XDEEP  recently released an upgradable bottom timer that has seen so much interest that supply hasn’t kept up with demand, which means it took a bit longer for me to acquire one for this review.

I’ll be reviewing the Black BT, which is the basic version. The BT in the name stands for “bottom timer,” which means the unit differs from a dive computer in that it won’t calculate your no-decompression limit (NDL), along with a few other bells and whistles that a computer offers. Essentially a bottom timer’s basic function is to give you depth and dive runtime. But the XDEEP gives you a bit more than that and can be upgraded to either a multi-gas nitrox dive computer (BLACK EANx) or trimix dive computer (BLACK TMX) depending on budget and needs.

Tech specs

Tech specs are on the company’s website, but some notable features include a 1.8” OLED display, an 8 MB flash memory and a depth rating to 656 feet (200m). The XDEEP Black BT also has a whole host of functions that go beyond just simple depth and runtime measurement, including:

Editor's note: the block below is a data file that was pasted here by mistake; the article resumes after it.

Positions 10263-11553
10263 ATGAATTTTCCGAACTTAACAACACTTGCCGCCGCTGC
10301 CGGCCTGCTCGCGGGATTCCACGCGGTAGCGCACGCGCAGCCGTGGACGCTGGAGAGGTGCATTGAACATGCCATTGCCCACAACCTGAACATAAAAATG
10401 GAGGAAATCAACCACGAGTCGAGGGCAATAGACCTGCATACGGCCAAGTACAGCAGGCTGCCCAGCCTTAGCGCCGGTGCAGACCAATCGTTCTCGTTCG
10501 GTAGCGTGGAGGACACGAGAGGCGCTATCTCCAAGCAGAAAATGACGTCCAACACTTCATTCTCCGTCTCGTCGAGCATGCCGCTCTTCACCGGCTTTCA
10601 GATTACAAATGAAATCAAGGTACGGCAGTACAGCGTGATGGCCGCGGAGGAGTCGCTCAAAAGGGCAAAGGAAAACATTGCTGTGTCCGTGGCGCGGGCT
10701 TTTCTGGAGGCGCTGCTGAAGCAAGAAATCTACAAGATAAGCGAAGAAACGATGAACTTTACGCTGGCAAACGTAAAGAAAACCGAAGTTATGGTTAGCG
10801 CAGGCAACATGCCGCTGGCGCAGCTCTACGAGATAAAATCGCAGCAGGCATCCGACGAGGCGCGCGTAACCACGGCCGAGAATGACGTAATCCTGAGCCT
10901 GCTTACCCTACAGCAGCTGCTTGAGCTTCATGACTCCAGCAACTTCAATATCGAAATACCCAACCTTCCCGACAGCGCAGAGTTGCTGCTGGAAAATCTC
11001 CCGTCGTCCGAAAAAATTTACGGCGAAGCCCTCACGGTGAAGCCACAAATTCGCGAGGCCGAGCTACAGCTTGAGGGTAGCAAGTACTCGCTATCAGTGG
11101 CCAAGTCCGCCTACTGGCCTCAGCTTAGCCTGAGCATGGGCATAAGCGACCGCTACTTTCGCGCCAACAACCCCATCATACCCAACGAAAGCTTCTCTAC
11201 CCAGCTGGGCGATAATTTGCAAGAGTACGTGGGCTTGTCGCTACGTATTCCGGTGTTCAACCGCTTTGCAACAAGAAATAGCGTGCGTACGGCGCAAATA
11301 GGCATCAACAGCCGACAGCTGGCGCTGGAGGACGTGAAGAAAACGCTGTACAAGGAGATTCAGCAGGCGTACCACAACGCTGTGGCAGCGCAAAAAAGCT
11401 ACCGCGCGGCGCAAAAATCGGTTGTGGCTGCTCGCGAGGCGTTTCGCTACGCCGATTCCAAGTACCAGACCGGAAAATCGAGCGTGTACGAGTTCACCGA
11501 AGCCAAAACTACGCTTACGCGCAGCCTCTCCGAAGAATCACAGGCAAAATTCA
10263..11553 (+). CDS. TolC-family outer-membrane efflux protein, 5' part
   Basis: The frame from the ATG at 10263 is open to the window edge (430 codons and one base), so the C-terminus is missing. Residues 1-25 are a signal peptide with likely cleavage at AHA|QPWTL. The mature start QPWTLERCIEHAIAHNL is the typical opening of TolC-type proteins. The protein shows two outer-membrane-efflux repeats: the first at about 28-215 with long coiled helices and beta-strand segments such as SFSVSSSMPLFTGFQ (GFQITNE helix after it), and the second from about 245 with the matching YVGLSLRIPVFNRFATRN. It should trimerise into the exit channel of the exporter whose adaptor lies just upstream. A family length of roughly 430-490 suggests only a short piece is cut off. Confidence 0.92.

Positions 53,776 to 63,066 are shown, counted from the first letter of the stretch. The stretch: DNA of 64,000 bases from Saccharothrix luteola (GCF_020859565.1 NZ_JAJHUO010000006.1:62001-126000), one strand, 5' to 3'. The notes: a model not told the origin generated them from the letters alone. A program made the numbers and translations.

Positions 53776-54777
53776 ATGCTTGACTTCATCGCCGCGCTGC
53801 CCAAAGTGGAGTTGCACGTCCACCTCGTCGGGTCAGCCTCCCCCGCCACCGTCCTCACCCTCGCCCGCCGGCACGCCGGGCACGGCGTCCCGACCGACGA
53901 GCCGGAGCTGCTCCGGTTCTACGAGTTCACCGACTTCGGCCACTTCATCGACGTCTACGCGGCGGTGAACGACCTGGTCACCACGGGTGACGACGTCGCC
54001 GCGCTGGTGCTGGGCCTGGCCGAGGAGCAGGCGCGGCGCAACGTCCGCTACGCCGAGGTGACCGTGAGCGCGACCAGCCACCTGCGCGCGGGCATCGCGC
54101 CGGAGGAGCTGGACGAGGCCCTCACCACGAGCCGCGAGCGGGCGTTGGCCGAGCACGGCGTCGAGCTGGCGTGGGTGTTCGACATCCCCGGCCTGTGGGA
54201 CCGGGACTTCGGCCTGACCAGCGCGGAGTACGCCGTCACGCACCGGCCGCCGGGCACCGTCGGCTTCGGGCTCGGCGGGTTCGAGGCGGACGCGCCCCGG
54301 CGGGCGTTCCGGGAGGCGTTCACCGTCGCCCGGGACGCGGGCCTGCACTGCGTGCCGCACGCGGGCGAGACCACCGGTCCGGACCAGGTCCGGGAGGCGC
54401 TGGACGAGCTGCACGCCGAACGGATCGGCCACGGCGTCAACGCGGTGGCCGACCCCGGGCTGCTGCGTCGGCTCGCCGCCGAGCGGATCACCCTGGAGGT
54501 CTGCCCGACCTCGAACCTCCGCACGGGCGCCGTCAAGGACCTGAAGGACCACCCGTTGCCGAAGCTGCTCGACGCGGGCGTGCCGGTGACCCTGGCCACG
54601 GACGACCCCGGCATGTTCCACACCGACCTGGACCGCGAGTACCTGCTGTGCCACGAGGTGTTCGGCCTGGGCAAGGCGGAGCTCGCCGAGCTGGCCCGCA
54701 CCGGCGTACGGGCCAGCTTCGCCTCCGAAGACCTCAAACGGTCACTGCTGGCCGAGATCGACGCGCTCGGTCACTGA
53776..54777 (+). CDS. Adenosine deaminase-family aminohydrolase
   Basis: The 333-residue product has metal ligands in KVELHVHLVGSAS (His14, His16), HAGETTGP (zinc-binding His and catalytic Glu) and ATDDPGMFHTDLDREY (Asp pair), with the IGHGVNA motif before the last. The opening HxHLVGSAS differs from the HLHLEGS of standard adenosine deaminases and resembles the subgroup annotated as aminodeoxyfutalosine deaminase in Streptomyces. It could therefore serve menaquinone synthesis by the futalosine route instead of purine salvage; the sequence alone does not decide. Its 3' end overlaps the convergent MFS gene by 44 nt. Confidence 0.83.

• Customizable and in-dive configurable alarms for maximum depth, average depth, total dive time, alarm clock and battery level
  • A stopwatch with reset, pause and resume functions
  • Compass with waypoint guide function
  • Dive profile
  • Log book that supports UDDF
  • Ascent/descent speed indicator bar graph with digital speed value, which can be set for optimal/maximum speed for different depth ranges
  • Multiple color schemes, plus user can define his own
  • Screen-flip sensor is customizable
  • Brightness and dimming is customizable
  • Information displayed on three main screens (home screen, dive profile and compass), which are navigable with single clicks
  • Easy-to-use navigation and settings functions